Gum disease treatment

Gum disease is caused by germs (bacteria) that live in your mouth. The bacteria stick to your teeth, irritate your gums and make them bleed. If gum disease is not treated, it can destroy the gum and bone supporting your teeth.

Some people get more severe gum disease than others. This might be because they have diabetes or smoke, but some people are just more likely to have gum disease.

We treat gum disease by cleaning your teeth and gums. This helps control the bacteria that cause gum disease. This can be known as periodontal treatment. It can help with:

  • red and swollen gums
  • sore or bleeding gums
  • teeth feeling loose
  • how fresh your breath is

After treatment your gums will become healthier, helping you keep your teeth longer.

The improvements depend on how good your cleaning becomes and how severe your gum disease was to start with.

Preparing for gum disease treatment

Continue to take any medicines as normal.

Please make sure that you tell us about any problems with your health and about any medicines you are taking. Some medical conditions change the advice and information we need to give you.

If you smoke we recommend that you stop, as gum treatment works better for non-smokers.

If you'd like support to stop smoking, contact our stop smoking service . Phone 020 7188 0995 or email [email protected]

During gum disease treatment

We remove the tartar (calculus and plaque) caused by bacteria from above the gum line by cleaning your teeth.

If the disease has already destroyed some of the support for your teeth we also remove bacteria and calculus from under the gum. This involves the careful use of cleaning instruments on the tooth surfaces.

Periodontal treatment is given over several appointments. The number of appointments you need depends on how bad your gum disease is.

Pain during treatment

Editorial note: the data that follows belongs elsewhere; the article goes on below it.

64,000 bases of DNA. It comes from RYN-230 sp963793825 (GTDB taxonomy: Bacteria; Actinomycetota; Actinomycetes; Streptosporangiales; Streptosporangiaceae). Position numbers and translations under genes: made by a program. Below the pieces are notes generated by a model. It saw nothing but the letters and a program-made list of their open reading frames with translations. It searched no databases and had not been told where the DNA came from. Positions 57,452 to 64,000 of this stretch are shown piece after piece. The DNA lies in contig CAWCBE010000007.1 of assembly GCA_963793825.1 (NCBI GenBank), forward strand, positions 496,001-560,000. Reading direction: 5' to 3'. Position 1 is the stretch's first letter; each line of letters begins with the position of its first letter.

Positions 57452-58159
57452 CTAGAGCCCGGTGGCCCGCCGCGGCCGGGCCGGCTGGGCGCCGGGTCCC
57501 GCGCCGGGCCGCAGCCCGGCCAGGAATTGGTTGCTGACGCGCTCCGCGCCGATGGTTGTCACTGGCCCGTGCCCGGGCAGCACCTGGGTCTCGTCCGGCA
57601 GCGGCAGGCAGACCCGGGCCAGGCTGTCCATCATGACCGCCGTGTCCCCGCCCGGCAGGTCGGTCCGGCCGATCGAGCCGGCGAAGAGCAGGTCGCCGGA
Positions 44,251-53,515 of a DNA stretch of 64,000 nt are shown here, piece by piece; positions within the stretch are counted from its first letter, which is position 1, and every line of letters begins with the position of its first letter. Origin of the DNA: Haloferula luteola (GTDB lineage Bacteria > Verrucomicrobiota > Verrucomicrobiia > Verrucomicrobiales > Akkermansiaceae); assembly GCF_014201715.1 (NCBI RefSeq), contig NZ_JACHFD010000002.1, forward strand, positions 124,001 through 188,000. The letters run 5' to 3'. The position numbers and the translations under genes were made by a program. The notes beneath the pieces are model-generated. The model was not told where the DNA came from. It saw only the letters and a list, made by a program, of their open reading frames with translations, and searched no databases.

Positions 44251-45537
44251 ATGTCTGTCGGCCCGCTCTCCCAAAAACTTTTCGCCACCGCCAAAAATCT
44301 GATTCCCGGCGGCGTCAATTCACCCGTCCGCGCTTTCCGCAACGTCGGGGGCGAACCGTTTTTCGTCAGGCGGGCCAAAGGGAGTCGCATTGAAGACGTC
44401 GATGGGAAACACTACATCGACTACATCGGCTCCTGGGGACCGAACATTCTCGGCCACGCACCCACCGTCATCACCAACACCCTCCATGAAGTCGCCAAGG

You might have some discomfort while we are cleaning your teeth. We might give you an injection of local anaesthetic to make your gum numb.

After gum disease treatment

People with more aggressive forms of gum disease might be asked to take antibiotics after treatment. This helps to prevent an infection.

We also teach you the best ways to clean your teeth and gums to remove the bacteria. Treatment will be most effective if you clean your teeth thoroughly every day.

As the gums become healthier they might ‘shrink’, and your teeth might seem longer. You might also notice spaces appearing between the teeth.

The gums sometimes feel sore after periodontal treatment but should feel better after a few days.

Your teeth might become sensitive to hot, cold or sweet foods or drinks, but usually gets better within a few weeks.

You might need to use special toothpaste, or have other treatment.

Follow-up appointments

We check how well your treatment has worked at a future appointment and we'll tell you if you need more treatment. This appointment will be organised before you leave hospital or sent to you by post.

Other treatment options

No treatment

The result of not having treatment will depend on how severe your gum disease is. With no treatment the gum disease could get worse. Your teeth might become painful, and you might lose your teeth sooner.

Extractions (removal) of some teeth

Removing teeth might be a treatment option if your gum disease is severe. This might mean you need replacement teeth, such as a denture or bridge. This treatment would usually be done by your own dentist.

Some people find it easier and more enjoyable to eat with natural teeth than a denture. If your front teeth have a poor appearance a denture might look better.

Extractions would reduce the time spent treating your gums now and in the future, and remove a painful tooth quickly. It is also a suitable option if your teeth are loose.

Resource number: 2849/VER4
Last reviewed: November 2020
Next review due: November 2023

Contact us

Phone: 020 7188 4941 Monday to Friday, 9am to 5pm.

Do you have any comments or concerns about your care?

Contact our Patient Advice and Liaison Service (PALS)

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